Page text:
Linnaeus (1758) described the neuropteran Hemerobius cornutus, from Pennsylvania, calling attention to the strong dimorphism between male and female mandibles. Later this species was transferred to Corydalus by Latreille (1802), now in his simultaneously created order Megaloptera. Most early descriptions of Corydalus species (1839-1868) were by European workers, such as Burmeister, Rambur, Erichson, and MacLachlan, and the American entomologists Hagen and Banks. Davis (1903) and Weele (1910) performed revisionary works, however a few more species were described afterwards, notably by Stitz and Navás (1914-1936). Banks (1948) described the last species before the latest revision. Glorioso (1981) defined under a modern (cladistic) protocol the genera of World dobsonflies, including Corydalus. Penny (1993) and Contreras-Ramos (1998) have further reevaluated Corydalus' limits in the context of phylogenetic analyses.
Most of what is known about Corydalus life history is from the Nearctic (e.g., Parfin 1952, Evans 1972, Stewart et al. 1973, Brigham 1982, Bowles 1990, Evans and Neunzig 1996), with little comparable information for Neotropical species (e.g., Geijskes 1984; Roldán Pérez 1988; Contreras-Ramos 1997, 1999; Henry et al. 1992). Several studies have been contributed for Japanese species of Protohermes (e.g., Hayashi 1994), which could be models to follow for other faunas.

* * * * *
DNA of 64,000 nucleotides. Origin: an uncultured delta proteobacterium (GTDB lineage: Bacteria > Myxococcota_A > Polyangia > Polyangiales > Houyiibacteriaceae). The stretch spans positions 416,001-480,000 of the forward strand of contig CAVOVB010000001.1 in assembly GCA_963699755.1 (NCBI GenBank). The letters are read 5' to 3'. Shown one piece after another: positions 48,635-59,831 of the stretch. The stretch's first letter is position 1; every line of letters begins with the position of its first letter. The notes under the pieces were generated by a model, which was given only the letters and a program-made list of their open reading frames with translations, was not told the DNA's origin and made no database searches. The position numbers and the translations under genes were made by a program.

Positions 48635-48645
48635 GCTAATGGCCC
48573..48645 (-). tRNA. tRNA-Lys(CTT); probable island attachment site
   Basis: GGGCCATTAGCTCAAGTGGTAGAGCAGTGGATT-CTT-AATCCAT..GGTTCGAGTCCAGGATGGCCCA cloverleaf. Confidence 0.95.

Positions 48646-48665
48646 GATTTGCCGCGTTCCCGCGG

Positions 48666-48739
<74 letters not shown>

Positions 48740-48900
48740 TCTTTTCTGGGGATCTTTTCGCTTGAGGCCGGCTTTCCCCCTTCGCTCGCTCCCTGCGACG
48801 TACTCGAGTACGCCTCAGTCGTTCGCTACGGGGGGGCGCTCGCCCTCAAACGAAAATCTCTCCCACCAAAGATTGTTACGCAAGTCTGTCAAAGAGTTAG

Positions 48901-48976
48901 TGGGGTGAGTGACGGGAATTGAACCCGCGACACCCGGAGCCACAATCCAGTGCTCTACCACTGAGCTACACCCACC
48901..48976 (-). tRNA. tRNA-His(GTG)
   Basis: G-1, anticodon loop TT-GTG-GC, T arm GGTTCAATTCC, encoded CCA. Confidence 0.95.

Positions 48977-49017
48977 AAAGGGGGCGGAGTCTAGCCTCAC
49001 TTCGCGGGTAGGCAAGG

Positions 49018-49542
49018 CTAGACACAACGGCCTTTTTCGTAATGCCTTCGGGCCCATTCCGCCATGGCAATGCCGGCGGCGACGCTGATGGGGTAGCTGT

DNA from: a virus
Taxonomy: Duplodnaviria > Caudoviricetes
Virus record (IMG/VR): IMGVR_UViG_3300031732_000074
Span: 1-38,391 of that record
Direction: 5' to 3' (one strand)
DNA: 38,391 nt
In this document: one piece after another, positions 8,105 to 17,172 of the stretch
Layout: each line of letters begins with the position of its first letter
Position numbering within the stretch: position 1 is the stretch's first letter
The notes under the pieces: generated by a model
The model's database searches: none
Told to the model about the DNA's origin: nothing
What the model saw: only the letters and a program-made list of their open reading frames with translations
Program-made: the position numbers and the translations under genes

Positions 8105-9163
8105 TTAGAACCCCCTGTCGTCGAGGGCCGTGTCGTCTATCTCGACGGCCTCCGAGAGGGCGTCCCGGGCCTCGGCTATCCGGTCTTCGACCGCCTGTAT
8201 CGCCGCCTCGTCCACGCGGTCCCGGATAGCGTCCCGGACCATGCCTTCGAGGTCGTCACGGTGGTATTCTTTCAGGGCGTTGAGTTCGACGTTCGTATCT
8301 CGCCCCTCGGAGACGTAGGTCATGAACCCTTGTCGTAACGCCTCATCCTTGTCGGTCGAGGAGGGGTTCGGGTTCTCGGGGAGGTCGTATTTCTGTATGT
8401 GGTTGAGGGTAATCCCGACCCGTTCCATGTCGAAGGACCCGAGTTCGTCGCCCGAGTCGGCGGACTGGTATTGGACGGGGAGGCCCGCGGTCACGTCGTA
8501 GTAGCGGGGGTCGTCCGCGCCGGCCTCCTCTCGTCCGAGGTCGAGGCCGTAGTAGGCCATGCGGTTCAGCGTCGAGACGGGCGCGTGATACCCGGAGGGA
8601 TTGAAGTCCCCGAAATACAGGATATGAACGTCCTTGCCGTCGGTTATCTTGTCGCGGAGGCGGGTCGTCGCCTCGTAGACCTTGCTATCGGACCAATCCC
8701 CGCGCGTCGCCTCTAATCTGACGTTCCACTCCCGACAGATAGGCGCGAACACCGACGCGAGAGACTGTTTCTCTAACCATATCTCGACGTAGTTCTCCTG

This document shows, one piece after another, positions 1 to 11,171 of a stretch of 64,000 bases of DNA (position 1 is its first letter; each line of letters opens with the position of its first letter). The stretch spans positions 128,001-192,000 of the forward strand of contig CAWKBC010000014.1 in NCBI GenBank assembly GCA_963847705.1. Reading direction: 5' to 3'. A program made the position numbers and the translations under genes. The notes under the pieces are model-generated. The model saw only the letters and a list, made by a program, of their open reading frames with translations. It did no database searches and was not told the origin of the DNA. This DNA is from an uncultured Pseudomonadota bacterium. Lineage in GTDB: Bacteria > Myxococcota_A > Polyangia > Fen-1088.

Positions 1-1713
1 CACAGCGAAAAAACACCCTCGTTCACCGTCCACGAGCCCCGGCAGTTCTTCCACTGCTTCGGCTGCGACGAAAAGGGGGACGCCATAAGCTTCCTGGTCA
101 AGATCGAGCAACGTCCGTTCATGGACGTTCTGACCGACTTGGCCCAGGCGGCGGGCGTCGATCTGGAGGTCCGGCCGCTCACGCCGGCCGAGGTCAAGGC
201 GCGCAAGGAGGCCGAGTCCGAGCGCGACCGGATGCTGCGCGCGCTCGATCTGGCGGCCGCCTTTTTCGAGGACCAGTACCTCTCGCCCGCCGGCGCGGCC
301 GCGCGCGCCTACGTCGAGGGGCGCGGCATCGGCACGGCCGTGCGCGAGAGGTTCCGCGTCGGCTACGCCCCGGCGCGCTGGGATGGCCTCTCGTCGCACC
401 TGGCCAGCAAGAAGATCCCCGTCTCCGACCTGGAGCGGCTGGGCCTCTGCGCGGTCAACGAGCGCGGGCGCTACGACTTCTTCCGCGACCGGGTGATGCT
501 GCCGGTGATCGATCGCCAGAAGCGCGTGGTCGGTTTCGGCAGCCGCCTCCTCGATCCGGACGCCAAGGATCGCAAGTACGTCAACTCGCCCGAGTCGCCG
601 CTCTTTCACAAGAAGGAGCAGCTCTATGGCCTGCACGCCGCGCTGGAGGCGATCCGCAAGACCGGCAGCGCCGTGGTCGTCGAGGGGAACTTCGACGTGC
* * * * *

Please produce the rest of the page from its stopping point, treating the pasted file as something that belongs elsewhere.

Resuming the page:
Adults of Corydalus are nocturnal and secretive, seldom seen during day time as they hide under leaves in the canopy. With some luck they are found in aggregates under bridges or other structures near lotic environments (the general habitat for all dobsonflies). However Corydalus adults, more often females, are attracted to lights, and light traps (black light, mercury vapor) are a typical means for their capture. In northern Mexico, it is not uncommon to find individuals of C. luteus (Hagen) (see title picture) under street lights of small towns or resting between bricks on houses near a stream. At the right time of the year (May-June) females can be found at night on rocky walls of streams, ovipositing, and during the day one can see the chalky white egg masses (coin size) as evidence of these activities. Some times there are hundreds of spots of former egg masses as proof of many years of dobsonfly occurrence. Obviously a female dobsonfly is capable of selecting such ovipositing sites, since they would abandon formerly used walls as streams change their course (e.g., after a hurricane). Adults most likely will not feed, but they are known to drink sweet solution in captivity. Life span is about a week in captivity, but it might be longer in natural conditions. Mating behavior appears to be stereotyped (males performing wing fluttering and displaying genitalic appendages in an "arrogant" posture, as well as fighting over females). It can be observed in captivity, preferentially in a large cage conditioned to imitate the natural habitat, and using a red light.